10th month, 1755. Her first husband was John 
Spruance, son of Jonn Spruance and Mary Barratt 
(widow Worrell). 

On 7 August, 1786, Andrew Jamison, "gentle- 
man," of Duck Creek hundred, conveyed land to 
Dr. Robert Jamison, of Dover, for five shillings, 
love and affection. On the same date, and for the 
same consideration, he conveyed land to two other 
sons, namely, George Little and Thomas, both of 
Duck Creek hundred (Y-1-258 and 259). He con- 
veyed land to the amount of more than 1200 acres 
to these three sons. 

Letters of administration were granted on the 
estate of Andrew Jamison, 2 November, 1789, to 
Robert Jamison, son, with Henry Farson as surety 
(M-1-207). On 25 May, 1790, John Farson was 
appointed guardian for Ann Jamison, daughter of 
Andrew Jamison, deceased (D-1-266). And on 23 
November, 1790, Thomas and George Little Jam- 
ison were placed under the guardianship of their 
brother, Robert Jamison (D-1-292). At that time 
the age of Thomas was more than 14 years, and the 
years of George Little and Ann were minus that 
age; as the first-named chose his guardian, while 


the last two had guardians appointed by the Court. 
This is the law in the state of Delaware. 

According to the records, therefore, the children 
of Andrew Jamison, of Kent county, Delaware 
(formerly of the county of the same name in Mary- 
land), were Robert, Thomas, George Little and 
Ann, enumerated in the order of their birth. 
Without any doubt, the sons were children by the 
first wife, and Ann, the daughter of Jane Farson 
(widow Spruance). That the boys were children of 
the full-blood there is proof in the division, 20 
August, 1808, of the land conveyed by Andrew 
Jamison to his sons Thomas and George Little. 
The latter died in his minority, and his moiety of 
the land was divided between Robert and Thomas 
Jamison, as his only surviving heirs (L-2-51). 
Ann Jamison unquestionably was the child of Jane 
Farson, the second wife. She was placed under the 
guardianship of that wife's brother, John Farson, 
who in October, 1795, it is stated, was the sole sur- 
viving executor of his father's (Henry Farson's)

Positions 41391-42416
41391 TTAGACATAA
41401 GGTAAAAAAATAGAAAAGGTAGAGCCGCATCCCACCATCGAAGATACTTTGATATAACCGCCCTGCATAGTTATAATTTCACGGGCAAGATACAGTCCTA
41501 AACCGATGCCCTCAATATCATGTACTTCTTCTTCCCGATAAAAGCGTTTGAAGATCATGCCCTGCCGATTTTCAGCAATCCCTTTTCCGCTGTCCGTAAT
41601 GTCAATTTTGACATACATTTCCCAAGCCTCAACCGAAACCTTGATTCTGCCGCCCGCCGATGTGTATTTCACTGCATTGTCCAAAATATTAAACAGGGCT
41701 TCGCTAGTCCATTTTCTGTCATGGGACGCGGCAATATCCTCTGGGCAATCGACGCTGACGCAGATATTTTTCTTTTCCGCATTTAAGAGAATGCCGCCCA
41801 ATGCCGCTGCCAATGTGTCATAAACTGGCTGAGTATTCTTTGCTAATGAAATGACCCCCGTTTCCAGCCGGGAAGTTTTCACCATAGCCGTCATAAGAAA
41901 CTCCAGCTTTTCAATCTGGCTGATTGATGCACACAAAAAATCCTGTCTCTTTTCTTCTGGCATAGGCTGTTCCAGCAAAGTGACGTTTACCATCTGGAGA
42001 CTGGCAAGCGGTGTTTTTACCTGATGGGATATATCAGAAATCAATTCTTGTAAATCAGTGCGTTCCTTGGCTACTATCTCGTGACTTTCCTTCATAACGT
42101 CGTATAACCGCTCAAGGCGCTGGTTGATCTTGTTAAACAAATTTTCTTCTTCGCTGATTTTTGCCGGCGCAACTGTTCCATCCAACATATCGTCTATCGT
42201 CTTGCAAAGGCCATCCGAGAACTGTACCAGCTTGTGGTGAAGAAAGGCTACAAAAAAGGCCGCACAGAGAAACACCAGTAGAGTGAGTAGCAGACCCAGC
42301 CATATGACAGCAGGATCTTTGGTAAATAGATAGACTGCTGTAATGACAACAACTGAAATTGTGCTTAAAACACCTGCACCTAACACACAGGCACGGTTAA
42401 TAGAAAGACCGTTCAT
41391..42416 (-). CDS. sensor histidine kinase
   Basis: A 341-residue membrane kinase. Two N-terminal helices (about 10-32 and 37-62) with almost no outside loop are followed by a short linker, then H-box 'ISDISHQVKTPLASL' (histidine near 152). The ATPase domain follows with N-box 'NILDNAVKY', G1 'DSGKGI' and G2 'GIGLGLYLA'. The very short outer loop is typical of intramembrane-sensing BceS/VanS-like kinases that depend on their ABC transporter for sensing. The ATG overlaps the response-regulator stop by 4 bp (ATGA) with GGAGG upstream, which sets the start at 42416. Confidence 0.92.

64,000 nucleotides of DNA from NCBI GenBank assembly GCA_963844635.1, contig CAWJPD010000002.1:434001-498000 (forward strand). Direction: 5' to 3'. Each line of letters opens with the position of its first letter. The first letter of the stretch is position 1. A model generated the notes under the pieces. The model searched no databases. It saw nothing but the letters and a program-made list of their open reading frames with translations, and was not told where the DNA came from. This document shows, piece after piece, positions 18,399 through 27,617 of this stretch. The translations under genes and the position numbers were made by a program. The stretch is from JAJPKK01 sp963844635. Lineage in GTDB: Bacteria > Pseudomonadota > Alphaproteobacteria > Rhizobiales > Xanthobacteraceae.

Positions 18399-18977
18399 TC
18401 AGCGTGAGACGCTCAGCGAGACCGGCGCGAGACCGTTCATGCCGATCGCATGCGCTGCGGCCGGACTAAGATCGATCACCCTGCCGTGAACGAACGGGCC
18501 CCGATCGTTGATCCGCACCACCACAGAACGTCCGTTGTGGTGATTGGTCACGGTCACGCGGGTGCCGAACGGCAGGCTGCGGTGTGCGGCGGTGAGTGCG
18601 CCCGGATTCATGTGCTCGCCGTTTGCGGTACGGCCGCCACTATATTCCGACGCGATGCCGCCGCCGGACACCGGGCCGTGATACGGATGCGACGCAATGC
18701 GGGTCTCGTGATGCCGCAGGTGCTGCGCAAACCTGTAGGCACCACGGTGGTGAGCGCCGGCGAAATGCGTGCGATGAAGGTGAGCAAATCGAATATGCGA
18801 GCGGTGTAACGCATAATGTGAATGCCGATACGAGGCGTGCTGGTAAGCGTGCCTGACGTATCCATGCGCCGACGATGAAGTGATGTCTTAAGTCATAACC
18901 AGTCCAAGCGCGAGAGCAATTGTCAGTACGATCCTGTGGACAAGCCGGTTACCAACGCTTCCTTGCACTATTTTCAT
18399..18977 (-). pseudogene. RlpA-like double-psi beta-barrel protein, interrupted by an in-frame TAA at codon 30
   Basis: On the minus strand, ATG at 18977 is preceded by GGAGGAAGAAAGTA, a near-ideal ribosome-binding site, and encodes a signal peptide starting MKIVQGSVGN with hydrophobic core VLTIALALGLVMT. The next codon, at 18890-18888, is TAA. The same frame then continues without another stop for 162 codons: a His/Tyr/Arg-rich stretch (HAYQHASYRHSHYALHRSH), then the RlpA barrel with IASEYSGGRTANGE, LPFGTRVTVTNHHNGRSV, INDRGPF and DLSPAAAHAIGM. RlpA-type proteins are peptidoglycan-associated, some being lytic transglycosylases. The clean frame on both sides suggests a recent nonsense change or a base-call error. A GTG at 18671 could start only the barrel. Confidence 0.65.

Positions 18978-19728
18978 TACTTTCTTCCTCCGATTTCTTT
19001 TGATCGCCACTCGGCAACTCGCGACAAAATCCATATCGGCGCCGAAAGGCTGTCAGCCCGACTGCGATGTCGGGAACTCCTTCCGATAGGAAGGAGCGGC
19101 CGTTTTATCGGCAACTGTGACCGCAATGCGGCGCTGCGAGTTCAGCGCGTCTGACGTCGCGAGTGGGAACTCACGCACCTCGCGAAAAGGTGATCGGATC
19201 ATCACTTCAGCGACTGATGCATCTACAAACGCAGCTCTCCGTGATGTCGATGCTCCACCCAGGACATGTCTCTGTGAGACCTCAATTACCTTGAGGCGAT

Thomas Jamison, the surviving brother of Robert, 
left a will, dated 28 April, 1812, and probated 18 
June, 1812 (0-1-265). He died without issue, 
and probably unmarried. He devised his property 
to his nephew Thomas, son of his brother Robert, 
and to his niece Mary Jones, and to his nephew 
David Jones, children of his sister Ann Jones. 


According to information obtained from the 
Jones family, Ann Jamison was bom 10 June, 
1779, died 7 April, 1845, and married, 3 Septem- 
ber, 1801, Abel Jones, son of Enoch Jones and 
Lydia Howell (daughter of Morris Howell® and 
Eleanor Rees). 

The children of Abel Jones and Ann Jamison 
were as follows : 

1. Mary Jones, born 13 October, 1802; married 

John Kinggold Rees. (See the Rees Gene- 

2. Enoch Jones, born 31 October, 1804 ; died 8 

October, 1805. 

3. David Jones, born 3 February, 1807 ; died 28 

February, 1845 ; married, 7 February, 1837, 
Mary Wells. (See the Griffin Genealogy.) 

4. Abel Jones, born 13 March, 1809; died 26 

February, 1811. 
6. Thomas Jones, born 23 February, 1811 ; died 
9 March, 1811. 

6. James Howell Jones, born 7 December, 1813 ; 

died 29 July, 1864. 

7. Lydia Jones, born 26 October, 1816; died 18 

September, 1817. 

8. Abel Jones, born 11 September, 1819 ; died 30 

September, 1820. 

* For further information of these families see the Griflin Gene- 
alogy, pages 33, 41 and 44. 


9. Alexander Jones, born 25 December, 1821 ; 
died 18 January, 1855; married, 2 April, 
1846, Hannah Mary McCrone. 
10. Ann Jane Jones, born 15 April, 1826 ; married, 
16 December, 1852, John Chapman, of 
Spring Garden St., Philadelphia. 

Information relating to the other children of 
Janett Jamison is fragmentary and uncertain. All 
that which follows here was obtained from legal 
papers, and most of it, undoubtedly, pertains to this 
family, although there is no direct evidence that 
such is the case. 

Joseph Jamison. The estate of Joseph Jemerson 
was administered by Robert Jemerson, 2 Septem- 
ber, 1805, with Joseph Hale as surety (0-1-116). 

Joshua Jamison, saddler, of Sruyrna, purchased 
a lot near that town, 25 July, 1769 (S-1-364). 

Thomas Jamison, farmer, and Catherine, his 
wife, sold, 16 February, 1775, a lot in Duck Creek 
Cross Roads (V-1-264). Thomas Jamison, yeo- 
man, bought of Joshua Jamison, saddler, 25 Janu- 
ary, 1773, a lot near Smyrna (V-1-69). 

Alexander Jamison, farmer, 10 August, 1773 
(V-1-118). Mary, widow, and Alexander, Jr., ad- 
ministered his estate, 25 January, 1786 (M-1-194). 


Mary Jamison sold, 13 May, 1796, all her dower 
rights in the estate (E-2-235). 


1. Janett ; mentioned in the grandmother's will 


2. Mary ; married William Edenfield. She con- 

veyed land — part of the estate of her father, 
Alexander Jamison, to Joshua Jamison, 25 
October, 1787 (Z-1-168). 

3. Joshua ; sold land, 29 July, 1796, and 13 May, 

1796, to Robert Jamison (E-2-198 and 235). 

4. Alexander ; died prior to 13 May, 1796 (E-2-235 

and 198). No issue.